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On World Teachers’ Day 2021. Our latest report: A reflection on the Best Interests of the Child

On World Teachers’ Day 2021 we are pleased to release our latest report: a reflection on the Best Interests of the Child UNCRC principle in the context of the Age Appropriate Design Code

The Age Appropriate Design Code became enforceable from September 2nd, 2021.

The ICO must now navigate a new course that goes beyond the narrow framing of data protection law. With a soon-to-be new Information Commissioner and with sweeping changes to the UK data protection regime ahead, what might it all mean for children, and enforcement of their data rights?

Our new report, written in collaboration with Dr Jonathan Collinson , senior lecturer in law at the University of Huddersfield, reflects on findings that began with a separate literature review to examine where the UNCRC principle, the Best Interests of the Child, has been applied to date.

The report will be launched today, online from 3pm, at our event The Best Interests of the Child: Making digital rights real in UK education. Panel discussion includes Jacob Ohrvik-Stott, Acting Head of Regulatory Futures at the Information Commissioner’s OfficeEmma Nottingham a Senior Lecturer at the University of Winchester, MarkMartin MBE Assistant Professor in Computer Science and Education Practice, New College of the Humanities and Northeastern University and renowned classroom ICT expert, and Jonathan Collinson, co-author of the report being launched at the event and a Senior Lecturer at the University of Huddersfield. The event will be chaired by defenddigitalme founder, Jen Persson. It is signed by Antony Redshaw.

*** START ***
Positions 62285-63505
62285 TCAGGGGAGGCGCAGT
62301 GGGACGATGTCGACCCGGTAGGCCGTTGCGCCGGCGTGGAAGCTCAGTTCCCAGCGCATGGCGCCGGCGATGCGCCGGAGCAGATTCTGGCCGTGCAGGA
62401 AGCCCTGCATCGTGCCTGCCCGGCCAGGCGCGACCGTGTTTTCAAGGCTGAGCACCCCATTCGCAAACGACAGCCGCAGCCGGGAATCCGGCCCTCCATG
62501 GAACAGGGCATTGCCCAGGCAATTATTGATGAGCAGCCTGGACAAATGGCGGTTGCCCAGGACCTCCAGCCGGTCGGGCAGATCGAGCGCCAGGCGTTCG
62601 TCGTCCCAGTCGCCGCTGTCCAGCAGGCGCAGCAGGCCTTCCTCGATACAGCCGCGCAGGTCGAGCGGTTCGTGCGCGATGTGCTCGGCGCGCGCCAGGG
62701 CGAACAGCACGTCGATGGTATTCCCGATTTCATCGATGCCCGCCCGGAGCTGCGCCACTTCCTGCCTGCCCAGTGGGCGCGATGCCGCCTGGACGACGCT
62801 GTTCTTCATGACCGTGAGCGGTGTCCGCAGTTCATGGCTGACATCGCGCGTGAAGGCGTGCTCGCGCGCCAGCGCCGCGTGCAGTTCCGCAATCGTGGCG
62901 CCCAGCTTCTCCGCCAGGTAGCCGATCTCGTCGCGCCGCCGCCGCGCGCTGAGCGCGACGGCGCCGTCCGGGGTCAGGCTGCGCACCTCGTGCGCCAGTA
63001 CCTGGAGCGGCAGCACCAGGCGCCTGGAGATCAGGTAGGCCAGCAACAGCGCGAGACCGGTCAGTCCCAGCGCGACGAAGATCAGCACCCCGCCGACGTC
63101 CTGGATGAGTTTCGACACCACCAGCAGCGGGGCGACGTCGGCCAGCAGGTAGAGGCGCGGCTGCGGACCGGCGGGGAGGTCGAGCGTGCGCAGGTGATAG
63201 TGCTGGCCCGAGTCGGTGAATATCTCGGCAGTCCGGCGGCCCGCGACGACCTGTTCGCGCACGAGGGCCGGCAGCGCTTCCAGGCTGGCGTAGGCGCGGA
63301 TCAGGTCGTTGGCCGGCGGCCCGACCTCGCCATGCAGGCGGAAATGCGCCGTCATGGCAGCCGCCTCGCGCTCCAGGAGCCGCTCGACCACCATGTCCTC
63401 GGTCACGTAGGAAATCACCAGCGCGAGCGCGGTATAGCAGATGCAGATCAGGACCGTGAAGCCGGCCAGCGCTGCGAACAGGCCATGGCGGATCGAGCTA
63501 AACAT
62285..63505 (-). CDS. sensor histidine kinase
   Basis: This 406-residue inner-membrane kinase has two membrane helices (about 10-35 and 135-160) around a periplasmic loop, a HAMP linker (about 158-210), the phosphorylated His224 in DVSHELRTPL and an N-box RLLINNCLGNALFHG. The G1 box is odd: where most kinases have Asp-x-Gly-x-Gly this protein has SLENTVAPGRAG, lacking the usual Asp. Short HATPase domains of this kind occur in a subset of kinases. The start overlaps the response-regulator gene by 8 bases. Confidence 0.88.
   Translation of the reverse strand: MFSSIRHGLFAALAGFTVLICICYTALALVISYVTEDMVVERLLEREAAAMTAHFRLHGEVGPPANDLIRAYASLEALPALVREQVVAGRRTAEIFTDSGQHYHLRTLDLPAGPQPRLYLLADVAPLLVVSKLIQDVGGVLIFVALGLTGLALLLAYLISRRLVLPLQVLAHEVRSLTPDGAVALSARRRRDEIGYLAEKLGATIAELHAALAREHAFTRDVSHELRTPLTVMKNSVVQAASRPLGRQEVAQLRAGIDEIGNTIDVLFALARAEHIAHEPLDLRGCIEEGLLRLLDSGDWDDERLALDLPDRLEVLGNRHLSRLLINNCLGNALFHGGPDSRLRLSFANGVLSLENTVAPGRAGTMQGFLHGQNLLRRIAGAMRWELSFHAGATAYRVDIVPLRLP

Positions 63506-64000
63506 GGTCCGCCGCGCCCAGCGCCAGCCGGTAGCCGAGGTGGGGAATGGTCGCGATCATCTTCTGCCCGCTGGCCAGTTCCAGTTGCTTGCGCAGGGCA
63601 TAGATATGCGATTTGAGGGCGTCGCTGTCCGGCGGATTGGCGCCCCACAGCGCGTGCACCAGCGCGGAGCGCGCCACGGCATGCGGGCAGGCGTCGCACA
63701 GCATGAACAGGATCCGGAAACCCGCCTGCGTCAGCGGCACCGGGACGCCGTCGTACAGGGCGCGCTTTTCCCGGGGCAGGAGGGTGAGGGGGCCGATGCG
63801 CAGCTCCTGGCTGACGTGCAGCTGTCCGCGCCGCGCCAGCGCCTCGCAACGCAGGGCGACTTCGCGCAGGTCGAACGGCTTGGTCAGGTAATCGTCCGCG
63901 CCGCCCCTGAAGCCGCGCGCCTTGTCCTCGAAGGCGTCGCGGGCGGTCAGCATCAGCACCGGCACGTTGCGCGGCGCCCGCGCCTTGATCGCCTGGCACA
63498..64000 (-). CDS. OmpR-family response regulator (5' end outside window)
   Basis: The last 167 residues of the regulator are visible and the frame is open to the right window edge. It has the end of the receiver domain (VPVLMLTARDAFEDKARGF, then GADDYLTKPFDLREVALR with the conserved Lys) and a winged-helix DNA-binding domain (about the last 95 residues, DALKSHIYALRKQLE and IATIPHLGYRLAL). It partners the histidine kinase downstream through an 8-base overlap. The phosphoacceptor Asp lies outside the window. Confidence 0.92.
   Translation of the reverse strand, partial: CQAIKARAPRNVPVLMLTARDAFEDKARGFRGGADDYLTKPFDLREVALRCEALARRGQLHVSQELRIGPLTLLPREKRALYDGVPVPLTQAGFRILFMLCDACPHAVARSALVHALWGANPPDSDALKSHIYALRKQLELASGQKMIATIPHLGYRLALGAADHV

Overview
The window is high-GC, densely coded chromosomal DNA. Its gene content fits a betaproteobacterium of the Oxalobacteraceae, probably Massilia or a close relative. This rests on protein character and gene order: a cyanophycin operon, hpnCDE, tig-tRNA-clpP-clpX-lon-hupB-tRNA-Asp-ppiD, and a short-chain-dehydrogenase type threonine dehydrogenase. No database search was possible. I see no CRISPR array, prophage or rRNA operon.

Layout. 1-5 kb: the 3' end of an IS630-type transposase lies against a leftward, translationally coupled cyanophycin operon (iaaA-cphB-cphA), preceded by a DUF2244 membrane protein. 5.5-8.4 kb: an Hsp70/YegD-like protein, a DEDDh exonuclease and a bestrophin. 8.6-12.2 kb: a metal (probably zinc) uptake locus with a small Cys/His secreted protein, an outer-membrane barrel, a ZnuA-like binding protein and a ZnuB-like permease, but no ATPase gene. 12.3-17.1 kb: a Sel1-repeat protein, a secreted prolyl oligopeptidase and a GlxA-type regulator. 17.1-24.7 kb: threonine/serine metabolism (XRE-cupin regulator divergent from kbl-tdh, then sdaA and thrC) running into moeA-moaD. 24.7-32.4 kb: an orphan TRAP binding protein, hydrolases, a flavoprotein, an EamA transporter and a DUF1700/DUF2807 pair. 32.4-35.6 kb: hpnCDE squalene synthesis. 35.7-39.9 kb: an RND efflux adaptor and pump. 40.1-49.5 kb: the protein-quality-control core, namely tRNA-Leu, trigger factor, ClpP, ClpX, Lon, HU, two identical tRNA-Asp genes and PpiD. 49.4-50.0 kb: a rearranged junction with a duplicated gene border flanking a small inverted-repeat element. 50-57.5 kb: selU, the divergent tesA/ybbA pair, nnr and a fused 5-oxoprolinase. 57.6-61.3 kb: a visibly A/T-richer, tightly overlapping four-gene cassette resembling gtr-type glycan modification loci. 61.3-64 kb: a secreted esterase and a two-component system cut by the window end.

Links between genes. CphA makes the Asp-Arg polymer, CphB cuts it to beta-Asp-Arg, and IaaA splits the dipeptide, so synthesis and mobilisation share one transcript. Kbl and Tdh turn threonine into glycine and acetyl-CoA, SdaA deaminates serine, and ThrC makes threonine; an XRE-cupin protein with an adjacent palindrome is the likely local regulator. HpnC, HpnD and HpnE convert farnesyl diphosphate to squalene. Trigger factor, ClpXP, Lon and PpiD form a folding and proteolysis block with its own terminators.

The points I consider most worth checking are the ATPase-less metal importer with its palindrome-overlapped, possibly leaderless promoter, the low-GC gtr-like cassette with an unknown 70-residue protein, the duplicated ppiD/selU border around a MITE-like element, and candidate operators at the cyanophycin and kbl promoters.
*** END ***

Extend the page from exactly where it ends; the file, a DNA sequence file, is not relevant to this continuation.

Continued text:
Registration required to attend online. The recording will be posted after the event.

Download the report .pdf [2.7MB]

Permission to share and reuse

This work is distributed under the terms of the Creative Commons Attribution 4.0 international licence attribution share-alike which permits unrestricted use, distribution and reproduction in any medium, provided the original authors and source are credited. (CC BY-SA 4.0). The original illustrations by Gracie Dahl are excluded but may be made available on request.

A summary

The Best Interests of the Child

In our reflection, we came to ten key conclusions with suggestions. We also raise questions of what the principle means in practice. We consider the challenges for industry and the ICO as a regulator and its duty to economic growth, we consider the potential implications of the Code to reduce the role of parents in balancing rights, roles, and responsibilities. What will this look like in practice in ICO assessment of compliance? The Best Interests Framework addresses this role of the parent and child in the question of what privacy policy information may look like but  not much more. How will it be balanced in real life? Will it find the principle should have procedural or substantive obligations?